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==== Adjusting the Frequency Axis ====
 
==== Adjusting the Frequency Axis ====
  
Changing the frequency axis of the model header is just a straightforward (1+''z'') correction. <tt>sim_observe</tt> adjusts the channelwidth using the '''inwidth''' parameter and the observing frequency using '''incenter'''.  
+
Changing the frequency axis of the model header is just a straightforward (1+''z'') correction. simobserve adjusts the channelwidth using the '''inwidth''' parameter and the observing frequency using '''incenter'''.  
  
Notice that the absolute value of the BIMA SONG channel width is used. The noise calculation in <tt>sim_observe</tt> needs positive channel widths, but the input cube is ordered in increasing velocity rather than increasing frequency. We could transpose the cube; on the other hand, the only penalty of changing the sign is that the sense of rotation will be flipped. Since this simulation is a simple detection experiment, the rotation sense is irrelevant, and so we'll take the easy way out.
+
Notice that the absolute value of the BIMA SONG channel width is used. The noise calculation in simobserve needs positive channel widths, but the input cube is ordered in increasing velocity rather than increasing frequency. We could transpose the cube; on the other hand, the only penalty of changing the sign is that the sense of rotation will be flipped. Since this simulation is a simple detection experiment, the rotation sense is irrelevant, and so we'll take the easy way out.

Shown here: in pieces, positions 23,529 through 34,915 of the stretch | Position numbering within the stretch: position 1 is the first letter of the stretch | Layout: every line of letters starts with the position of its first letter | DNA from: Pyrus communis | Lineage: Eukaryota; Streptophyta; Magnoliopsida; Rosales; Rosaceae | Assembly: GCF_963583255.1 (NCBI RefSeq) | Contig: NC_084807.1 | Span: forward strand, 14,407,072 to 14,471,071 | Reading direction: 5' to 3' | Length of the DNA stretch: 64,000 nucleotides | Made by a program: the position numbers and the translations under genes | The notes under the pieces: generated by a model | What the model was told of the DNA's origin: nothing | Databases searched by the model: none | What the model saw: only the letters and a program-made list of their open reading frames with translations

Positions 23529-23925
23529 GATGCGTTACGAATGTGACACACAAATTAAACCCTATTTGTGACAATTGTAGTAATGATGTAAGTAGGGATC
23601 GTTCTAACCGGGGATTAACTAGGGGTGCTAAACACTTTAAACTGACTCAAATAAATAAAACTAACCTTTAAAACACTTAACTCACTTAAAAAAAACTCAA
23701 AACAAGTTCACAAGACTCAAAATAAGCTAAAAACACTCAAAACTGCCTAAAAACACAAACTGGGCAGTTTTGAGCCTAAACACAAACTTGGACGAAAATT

<source lang="python">
 
<source lang="python">
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</source>
 
</source>
  
For relatively high redshifts, there should be no need to mosaic the observations. We'll nevertheless allow for mosaicking in case we want to repeat the simulation for lower redshift.  <tt>sim_observe</tt> needs the spacing between pointings in the mosaic; we'll require pointings spaced by half of the primary beam.  The ALMA primary beam is 17 arcseconds at 300 GHz.
+
For relatively high redshifts, there should be no need to mosaic the observations. We'll nevertheless allow for mosaicking in case we want to repeat the simulation for lower redshift.  simobserve needs the spacing between pointings in the mosaic; we'll require pointings spaced by half of the primary beam.  The ALMA primary beam is 17 arcseconds at 300 GHz.
  
 
<source lang="python">
 
<source lang="python">
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=== Array Configuration ===
 
=== Array Configuration ===